but if we're going back that far, then i have to look at the whole "english" thing. because the vast majority of my englishness is actually norman. there is part of me that is english all the way back to the time when they spelled it with an "a" [angle-land], but of the bits i can trace back anything near as far as the celtic parts of me come from normandy, which would make me culturally french. sort of. the normans were french, but the idea of "france" at that time was a little tenuous, and what was more important was what province or duchy you came from. so, normandy then, which is now part of france, but which at the time was a sort of blend of french and germanic [not german, because germany didn't exist until much, much later] cultures. but normandy now is in france and has been for a long time and while i speak french, it would be a stretch to say that i am culturally french. and although my family, well, parts of it, were planted in normandy for some time, they tended to come more from the germanic parts. lots of them came from the area around li├Ęge, which actually isn't in france or germany, but belgium. does that make me belgian?

as it happens, there's other parts of europe that have at least as good a claim to me, although it wouldn't be obvious at first. that would be spain. spain? i'm not saying they're relatives i knew personally, but they're considerably more recent than the pre-invasion normans or belgians. at one point an english relative married a spaniard, which means that all those genes are still alive in me [and a lot of other people] today. but i'm mistaken when i say "spanish", because spain was sort of a fluid concept for a long while. and, though there were certainly people from groups who would primarily identify as "spanish" today, the majority of the blood i have from the area that is part of modern-day spain is basque. those people aren't overly fond of being referred to as spanish.

but if you're including them, you sort of have to include a lot of burgundians, which brings us back to france, even though it's difficult to talk about medieval normandy and burgundy as being the same country. more members of the same fraternity.

for that matter, a significant number of norwegians married into the scottish branch of the family and that came well after the normans had left their homes on the coast of france. and modern norway seems to be a natural fit for many of my world views. so maybe i should consider repatriating myself to norway.

and much more recently than any of that, part of the welsh-lancastrian side of the family is romani- gypsy- probably from hungary. and when i say "more recent" i mean at least as recent as a lot of my english family ties.

i don't know, this isn't my argument. you'd have to ask the right-wingers stomping around my homeland candidate belgium about this, about where one decides to draw a line to determine the boundaries of one's culture. because, as with any historical analysis, it's arbitrary. you can say that the english canadian culture of which i am a part is derived from british culture of the 16th-19th centuries, but that's useful for the purposes of anthropology, not the purposes of "repatriating" large numbers of individuals. you want to argue that people should stay in the country in which they were born? what year does that go into effect? is a child born in france to recent immigrant senegalese parents french or senegalese? what about a child born to english parents in portugal? these things happen. i know at least a few people who were born in one country to parents from another country who have spent the majority of their lives in a third country. the sort of broad strokes invoked when we talk about "culture" are difficult at best to pin down. but you can't make laws to deport people without specificity.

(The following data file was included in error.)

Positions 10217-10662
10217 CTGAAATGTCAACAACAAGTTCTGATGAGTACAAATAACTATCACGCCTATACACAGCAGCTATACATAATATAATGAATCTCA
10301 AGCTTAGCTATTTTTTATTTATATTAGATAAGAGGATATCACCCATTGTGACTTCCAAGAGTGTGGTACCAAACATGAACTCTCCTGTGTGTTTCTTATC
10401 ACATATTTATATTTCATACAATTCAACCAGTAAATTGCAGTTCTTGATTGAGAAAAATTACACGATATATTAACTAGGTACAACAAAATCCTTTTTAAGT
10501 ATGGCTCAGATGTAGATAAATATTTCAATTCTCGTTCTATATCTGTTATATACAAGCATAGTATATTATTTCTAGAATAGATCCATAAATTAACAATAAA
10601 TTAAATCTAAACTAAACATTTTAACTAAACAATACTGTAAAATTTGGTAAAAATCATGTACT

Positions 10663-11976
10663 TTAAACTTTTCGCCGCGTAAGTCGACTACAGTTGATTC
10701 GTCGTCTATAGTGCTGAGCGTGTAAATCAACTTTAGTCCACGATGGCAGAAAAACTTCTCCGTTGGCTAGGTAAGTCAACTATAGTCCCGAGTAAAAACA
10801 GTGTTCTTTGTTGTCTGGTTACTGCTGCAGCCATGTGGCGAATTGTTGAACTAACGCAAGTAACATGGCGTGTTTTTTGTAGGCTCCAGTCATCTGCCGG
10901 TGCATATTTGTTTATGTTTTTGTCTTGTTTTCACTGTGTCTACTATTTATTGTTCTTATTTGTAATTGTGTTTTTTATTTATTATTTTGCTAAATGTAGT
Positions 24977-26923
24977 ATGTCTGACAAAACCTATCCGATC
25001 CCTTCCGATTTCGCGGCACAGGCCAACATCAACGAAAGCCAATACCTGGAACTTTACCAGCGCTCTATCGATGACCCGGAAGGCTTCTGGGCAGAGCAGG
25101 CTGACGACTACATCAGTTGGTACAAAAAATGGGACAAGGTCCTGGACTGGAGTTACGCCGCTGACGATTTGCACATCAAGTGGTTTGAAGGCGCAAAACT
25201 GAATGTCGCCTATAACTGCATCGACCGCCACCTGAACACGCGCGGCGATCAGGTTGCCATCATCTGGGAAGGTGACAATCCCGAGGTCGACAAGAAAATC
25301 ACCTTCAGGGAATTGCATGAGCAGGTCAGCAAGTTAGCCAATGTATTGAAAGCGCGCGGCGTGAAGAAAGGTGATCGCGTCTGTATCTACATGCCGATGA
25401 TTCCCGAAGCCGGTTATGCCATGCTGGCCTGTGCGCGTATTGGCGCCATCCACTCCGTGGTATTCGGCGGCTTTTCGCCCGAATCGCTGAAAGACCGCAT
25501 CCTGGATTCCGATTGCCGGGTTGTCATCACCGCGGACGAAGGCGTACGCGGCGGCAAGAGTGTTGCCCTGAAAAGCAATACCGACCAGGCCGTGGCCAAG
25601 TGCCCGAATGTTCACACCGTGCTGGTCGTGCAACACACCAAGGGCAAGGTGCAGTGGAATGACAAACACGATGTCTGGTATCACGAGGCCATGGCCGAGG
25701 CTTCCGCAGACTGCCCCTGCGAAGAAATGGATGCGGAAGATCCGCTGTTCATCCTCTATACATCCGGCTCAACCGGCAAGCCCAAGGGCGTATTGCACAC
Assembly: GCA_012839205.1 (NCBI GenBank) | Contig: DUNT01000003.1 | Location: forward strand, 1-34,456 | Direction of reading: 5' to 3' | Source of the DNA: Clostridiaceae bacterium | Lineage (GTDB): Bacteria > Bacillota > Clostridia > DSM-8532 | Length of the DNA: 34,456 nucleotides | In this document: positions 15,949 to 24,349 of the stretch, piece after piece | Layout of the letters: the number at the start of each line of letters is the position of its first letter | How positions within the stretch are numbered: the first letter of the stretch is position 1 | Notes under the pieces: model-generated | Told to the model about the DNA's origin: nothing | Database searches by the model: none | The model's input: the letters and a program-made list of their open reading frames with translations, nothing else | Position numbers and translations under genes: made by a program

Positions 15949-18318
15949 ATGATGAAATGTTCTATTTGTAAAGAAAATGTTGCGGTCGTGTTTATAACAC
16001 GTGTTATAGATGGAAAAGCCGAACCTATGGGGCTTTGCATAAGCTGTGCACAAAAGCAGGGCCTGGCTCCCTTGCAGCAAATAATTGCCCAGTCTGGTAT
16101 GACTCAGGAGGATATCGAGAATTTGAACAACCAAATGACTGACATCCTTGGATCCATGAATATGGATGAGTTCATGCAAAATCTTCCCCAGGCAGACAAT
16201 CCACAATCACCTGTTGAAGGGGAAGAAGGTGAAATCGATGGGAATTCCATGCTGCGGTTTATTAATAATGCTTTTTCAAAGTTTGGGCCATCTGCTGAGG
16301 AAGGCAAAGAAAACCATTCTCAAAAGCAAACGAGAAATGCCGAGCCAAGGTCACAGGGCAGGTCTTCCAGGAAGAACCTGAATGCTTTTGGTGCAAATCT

and just before winding this exercise in frustration up, allow me to return to a moment to that group of cultural markers that i found so problematic before- the "technologies" and "expressive forms". i was fibbing a little when i said that i didn't know where i fit, culturally in terms of those things. what i should have said is that i don't identify with a particular nationality for those things. culturally, i am a product of modern cities with relatively high standards of living, with significant space for secular views, high literacy rates and advanced communications structures. and everything about me individually is linked much more closely with that 'culture' than anything else. i'm more likely to have things in common with a secular-minded, university-educated, artistically-inclined person in singapore than i am with someone living in the countryside or in a small village three hours in any direction from my house.

those who say that immigrants should go "back where they came from" miss the point entirely: you cannot ascribe the culture of an individual person to one country, one ethnicity, one religion or one historical period. culture is [and must be] a living, moving, changing thing, a tension between experience and environment.

i may at some point move to another country. i may move to another place within this country. maybe i'll be able to connect that place to something from my family history, directly or indirectly. or maybe i won't, but it'll be a place where i feel "culturally comfortable". but the only sense in which i am going "back where i came from" is that right now it is getting late, i am tired and so i am going back to the bedroom i came out from this morning. 


Martin Rouge said…
Je suis Montreal.